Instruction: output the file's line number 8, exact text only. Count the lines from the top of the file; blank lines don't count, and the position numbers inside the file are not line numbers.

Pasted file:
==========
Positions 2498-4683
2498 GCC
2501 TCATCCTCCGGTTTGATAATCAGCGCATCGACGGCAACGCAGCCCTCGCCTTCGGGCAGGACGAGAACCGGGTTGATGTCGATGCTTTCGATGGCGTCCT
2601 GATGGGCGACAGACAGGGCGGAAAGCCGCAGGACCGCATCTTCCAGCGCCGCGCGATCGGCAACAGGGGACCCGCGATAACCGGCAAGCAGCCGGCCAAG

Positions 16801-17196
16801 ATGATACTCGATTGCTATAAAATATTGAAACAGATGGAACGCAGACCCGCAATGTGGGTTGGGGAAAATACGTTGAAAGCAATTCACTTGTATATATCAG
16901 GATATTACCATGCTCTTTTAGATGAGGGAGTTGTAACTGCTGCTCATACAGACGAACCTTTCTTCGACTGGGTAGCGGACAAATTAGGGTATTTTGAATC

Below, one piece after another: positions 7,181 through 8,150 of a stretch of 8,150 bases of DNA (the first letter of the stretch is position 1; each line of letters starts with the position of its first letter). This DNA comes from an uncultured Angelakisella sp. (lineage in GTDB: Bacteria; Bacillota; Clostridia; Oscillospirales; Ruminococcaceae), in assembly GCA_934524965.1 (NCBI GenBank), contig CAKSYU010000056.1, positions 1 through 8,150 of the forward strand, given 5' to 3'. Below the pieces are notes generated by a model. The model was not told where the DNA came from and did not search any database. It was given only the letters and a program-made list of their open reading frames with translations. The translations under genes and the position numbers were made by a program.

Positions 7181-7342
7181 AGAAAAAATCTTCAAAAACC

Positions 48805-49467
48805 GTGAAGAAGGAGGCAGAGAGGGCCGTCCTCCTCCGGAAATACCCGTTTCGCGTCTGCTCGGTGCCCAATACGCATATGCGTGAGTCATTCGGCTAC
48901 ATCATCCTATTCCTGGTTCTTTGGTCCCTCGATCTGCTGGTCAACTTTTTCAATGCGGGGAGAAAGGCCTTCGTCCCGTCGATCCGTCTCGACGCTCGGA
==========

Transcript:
Below, one piece after another: positions 7,181 through 8,150 of a stretch of 8,150 bases of DNA (the first letter of the stretch is position 1; each line of letters starts with the position of its first letter). This DNA comes from an uncultured Angelakisella sp. (lineage in GTDB: Bacteria; Bacillota; Clostridia; Oscillospirales; Ruminococcaceae), in assembly GCA_934524965.1 (NCBI GenBank), contig CAKSYU010000056.1, positions 1 through 8,150 of the forward strand, given 5' to 3'. Below the pieces are notes generated by a model. The model was not told where the DNA came from and did not search any database. It was given only the letters and a program-made list of their open reading frames with translations. The translations under genes and the position numbers were made by a program.